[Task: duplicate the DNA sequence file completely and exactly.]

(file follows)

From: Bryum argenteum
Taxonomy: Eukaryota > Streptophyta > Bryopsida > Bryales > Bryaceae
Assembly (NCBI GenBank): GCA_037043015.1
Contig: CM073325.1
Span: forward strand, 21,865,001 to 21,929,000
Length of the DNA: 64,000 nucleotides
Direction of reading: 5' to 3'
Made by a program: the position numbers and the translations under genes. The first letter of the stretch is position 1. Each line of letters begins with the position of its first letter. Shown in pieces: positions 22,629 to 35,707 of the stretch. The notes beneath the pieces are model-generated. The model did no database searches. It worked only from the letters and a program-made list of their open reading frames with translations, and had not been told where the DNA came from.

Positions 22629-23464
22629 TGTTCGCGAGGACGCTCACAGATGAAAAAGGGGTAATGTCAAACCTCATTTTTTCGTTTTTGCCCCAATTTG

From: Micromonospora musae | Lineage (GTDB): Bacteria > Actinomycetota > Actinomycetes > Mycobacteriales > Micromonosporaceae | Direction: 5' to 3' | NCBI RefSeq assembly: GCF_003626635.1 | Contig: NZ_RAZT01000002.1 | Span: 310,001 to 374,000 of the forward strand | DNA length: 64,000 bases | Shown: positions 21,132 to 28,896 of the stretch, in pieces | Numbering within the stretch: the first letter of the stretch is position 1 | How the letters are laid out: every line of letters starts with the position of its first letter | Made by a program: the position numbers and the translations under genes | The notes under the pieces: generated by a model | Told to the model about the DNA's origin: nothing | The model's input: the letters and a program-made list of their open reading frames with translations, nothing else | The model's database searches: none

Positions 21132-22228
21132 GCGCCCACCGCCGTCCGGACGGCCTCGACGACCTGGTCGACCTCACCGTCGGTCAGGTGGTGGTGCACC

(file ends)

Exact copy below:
From: Bryum argenteum
Taxonomy: Eukaryota > Streptophyta > Bryopsida > Bryales > Bryaceae
Assembly (NCBI GenBank): GCA_037043015.1
Contig: CM073325.1
Span: forward strand, 21,865,001 to 21,929,000
Length of the DNA: 64,000 nucleotides
Direction of reading: 5' to 3'
Made by a program: the position numbers and the translations under genes. The first letter of the stretch is position 1. Each line of letters begins with the position of its first letter. Shown in pieces: positions 22,629 to 35,707 of the stretch. The notes beneath the pieces are model-generated. The model did no database searches. It worked only from the letters and a program-made list of their open reading frames with translations, and had not been told where the DNA came from.

Positions 22629-23464
22629 TGTTCGCGAGGACGCTCACAGATGAAAAAGGGGTAATGTCAAACCTCATTTTTTCGTTTTTGCCCCAATTTG

From: Micromonospora musae | Lineage (GTDB): Bacteria > Actinomycetota > Actinomycetes > Mycobacteriales > Micromonosporaceae | Direction: 5' to 3' | NCBI RefSeq assembly: GCF_003626635.1 | Contig: NZ_RAZT01000002.1 | Span: 310,001 to 374,000 of the forward strand | DNA length: 64,000 bases | Shown: positions 21,132 to 28,896 of the stretch, in pieces | Numbering within the stretch: the first letter of the stretch is position 1 | How the letters are laid out: every line of letters starts with the position of its first letter | Made by a program: the position numbers and the translations under genes | The notes under the pieces: generated by a model | Told to the model about the DNA's origin: nothing | The model's input: the letters and a program-made list of their open reading frames with translations, nothing else | The model's database searches: none

Positions 21132-22228
21132 GCGCCCACCGCCGTCCGGACGGCCTCGACGACCTGGTCGACCTCACCGTCGGTCAGGTGGTGGTGCACC